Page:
Scandlines Launches Zero Emissions Ferry
Scandlines’ new zero direct emissions freight ferry has been launched at the Cemre Shipyard in Turkey.
The ferry will be name Futura and deployed on the Fehmarn Belt between Germany and Denmark (Puttgarden-Rødby) in 2024. It will have a 10MWh energy storage system, the world's largest lithium-ion battery bank to date, which has been supplied by Swiss manufacturer, Leclanché.
The 8.6 meter high ferry charger tower, developed by the German company, StemmannTechnik, is being prepared for installation at ferry berth 3 in Denmark’s Rødbyhavn. It is able to compensate for changes in water level or ferry movements. As the ferry approaches the berth, the charging station is activated, the tower gate opens automatically and the charging plate extends. Once the ferry has moored in the berth, the charging pantograph connects to the onboard unit within a maximum of 15 seconds and starts charging the batteries. After charging, the tower gate rolls down again to protect the components from external influences.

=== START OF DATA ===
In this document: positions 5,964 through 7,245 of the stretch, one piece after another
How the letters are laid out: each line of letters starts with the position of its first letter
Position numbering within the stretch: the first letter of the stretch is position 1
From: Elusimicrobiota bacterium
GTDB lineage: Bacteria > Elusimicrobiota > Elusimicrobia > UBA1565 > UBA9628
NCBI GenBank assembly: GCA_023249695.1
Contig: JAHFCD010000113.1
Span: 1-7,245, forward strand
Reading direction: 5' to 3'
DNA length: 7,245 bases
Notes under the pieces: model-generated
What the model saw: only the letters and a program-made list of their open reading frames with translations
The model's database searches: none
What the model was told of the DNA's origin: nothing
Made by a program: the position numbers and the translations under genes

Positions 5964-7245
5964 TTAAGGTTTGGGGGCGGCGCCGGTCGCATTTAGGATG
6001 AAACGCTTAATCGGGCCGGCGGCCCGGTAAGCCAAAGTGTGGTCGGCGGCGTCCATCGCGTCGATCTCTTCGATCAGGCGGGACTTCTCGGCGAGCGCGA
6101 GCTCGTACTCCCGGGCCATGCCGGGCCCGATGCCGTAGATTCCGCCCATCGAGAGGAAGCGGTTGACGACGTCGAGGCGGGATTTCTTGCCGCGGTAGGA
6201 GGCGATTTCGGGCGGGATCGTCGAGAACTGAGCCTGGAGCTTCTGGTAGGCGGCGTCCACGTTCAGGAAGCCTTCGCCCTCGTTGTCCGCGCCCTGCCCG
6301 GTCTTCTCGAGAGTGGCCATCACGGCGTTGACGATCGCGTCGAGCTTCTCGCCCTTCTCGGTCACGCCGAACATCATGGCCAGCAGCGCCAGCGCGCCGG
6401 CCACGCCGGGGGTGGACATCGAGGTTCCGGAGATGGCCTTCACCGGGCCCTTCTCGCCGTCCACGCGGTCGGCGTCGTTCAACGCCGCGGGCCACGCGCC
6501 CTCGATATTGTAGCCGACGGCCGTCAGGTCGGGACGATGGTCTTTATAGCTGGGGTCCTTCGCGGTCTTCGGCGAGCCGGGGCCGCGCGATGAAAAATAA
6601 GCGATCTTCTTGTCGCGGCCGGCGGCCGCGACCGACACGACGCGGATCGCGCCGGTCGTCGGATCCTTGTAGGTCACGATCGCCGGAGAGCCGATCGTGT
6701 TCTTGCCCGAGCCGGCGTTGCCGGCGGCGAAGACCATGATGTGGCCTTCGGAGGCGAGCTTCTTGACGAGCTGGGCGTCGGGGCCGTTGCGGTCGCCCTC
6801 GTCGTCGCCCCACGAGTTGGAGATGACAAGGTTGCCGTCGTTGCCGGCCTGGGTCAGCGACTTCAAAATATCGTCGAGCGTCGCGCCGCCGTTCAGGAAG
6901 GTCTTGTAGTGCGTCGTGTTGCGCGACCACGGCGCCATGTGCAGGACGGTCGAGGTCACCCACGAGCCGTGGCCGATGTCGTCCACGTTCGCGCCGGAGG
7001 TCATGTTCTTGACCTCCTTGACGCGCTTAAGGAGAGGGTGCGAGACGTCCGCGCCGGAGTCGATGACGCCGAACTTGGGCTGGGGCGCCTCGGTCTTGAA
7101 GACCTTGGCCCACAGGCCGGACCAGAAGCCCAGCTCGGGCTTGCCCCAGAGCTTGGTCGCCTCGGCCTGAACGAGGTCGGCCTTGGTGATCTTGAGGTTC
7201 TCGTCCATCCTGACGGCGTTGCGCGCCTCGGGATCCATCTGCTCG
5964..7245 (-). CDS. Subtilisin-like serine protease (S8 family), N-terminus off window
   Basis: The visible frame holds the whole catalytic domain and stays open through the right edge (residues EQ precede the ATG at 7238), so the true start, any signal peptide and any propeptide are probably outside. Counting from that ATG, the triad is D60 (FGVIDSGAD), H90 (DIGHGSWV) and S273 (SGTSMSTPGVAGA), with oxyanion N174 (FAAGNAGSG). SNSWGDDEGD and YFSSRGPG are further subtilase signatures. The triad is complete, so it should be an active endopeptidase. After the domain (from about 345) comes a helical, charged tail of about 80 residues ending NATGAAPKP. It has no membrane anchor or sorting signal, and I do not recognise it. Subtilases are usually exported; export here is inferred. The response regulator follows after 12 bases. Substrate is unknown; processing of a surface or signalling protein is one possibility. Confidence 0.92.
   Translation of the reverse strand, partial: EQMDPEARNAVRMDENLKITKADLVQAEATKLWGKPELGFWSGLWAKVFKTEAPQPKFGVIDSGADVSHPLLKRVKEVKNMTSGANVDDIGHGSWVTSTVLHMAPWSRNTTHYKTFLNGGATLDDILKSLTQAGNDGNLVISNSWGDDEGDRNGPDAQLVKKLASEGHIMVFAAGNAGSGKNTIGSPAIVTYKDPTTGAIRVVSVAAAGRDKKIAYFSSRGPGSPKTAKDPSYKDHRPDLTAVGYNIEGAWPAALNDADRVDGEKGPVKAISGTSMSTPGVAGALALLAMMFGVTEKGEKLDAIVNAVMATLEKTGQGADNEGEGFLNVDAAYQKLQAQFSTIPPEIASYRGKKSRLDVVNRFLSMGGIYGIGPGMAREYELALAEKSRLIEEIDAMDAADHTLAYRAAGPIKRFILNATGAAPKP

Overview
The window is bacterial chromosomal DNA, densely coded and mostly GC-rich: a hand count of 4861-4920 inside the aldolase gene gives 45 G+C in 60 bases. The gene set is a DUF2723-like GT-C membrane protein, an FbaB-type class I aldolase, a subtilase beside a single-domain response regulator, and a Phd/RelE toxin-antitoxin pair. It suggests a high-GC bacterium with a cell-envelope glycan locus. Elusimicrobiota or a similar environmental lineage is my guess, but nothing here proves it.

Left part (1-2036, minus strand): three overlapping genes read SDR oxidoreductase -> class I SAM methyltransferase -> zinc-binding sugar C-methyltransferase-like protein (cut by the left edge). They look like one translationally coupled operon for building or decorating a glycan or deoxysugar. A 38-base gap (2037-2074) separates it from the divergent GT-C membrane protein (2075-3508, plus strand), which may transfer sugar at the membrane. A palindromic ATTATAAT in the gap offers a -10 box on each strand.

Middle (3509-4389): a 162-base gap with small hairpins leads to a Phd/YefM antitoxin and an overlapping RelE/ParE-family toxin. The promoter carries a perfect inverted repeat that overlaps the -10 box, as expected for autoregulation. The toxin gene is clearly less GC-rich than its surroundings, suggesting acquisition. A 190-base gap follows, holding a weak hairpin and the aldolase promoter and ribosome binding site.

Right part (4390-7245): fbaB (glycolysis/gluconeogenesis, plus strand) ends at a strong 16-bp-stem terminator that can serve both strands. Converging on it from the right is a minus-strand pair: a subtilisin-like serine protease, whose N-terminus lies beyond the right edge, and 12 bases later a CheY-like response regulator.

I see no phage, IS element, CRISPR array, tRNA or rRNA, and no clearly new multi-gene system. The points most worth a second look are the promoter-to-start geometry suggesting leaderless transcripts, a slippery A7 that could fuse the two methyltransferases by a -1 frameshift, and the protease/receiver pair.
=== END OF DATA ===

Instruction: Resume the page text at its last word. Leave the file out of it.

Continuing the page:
As the ferry will also be able to operate as a hybrid ferry, it also has three MTU gensets.
“With Futura, we make it possible to travel without any direct emissions, as the ferry runs entirely on electricity. At the same time, we have a sharp focus on making the entire journey worth the time - so we have also worked to make the experience on board even better,” says Scandlines CEO Carsten Nørland.
He says that Scandlines plans to keep on sailing for many, many years to come. "We believe in a future for ferries. We invest in a multi-million euro electric ferry, because we have a responsibility to the world around us and because we are convinced that there is a need for journeys that don't just take place behind the wheel on the motorway. This applies to freight drivers, families on holiday and those who just want to go border shopping."
Design draft: 5.30m
Freight capacity: 66 freight units (about 1,200 lane meters)
Max. number of passengers: 140
Service speed: 16/10 knots
Crossing time: 45 minutes (as of 2025)
Battery system: 10 MWh
Charging time in port: 12 minutes (as of 2025)
Direct emissions during the crossing: 0
Investment: 80 million EUR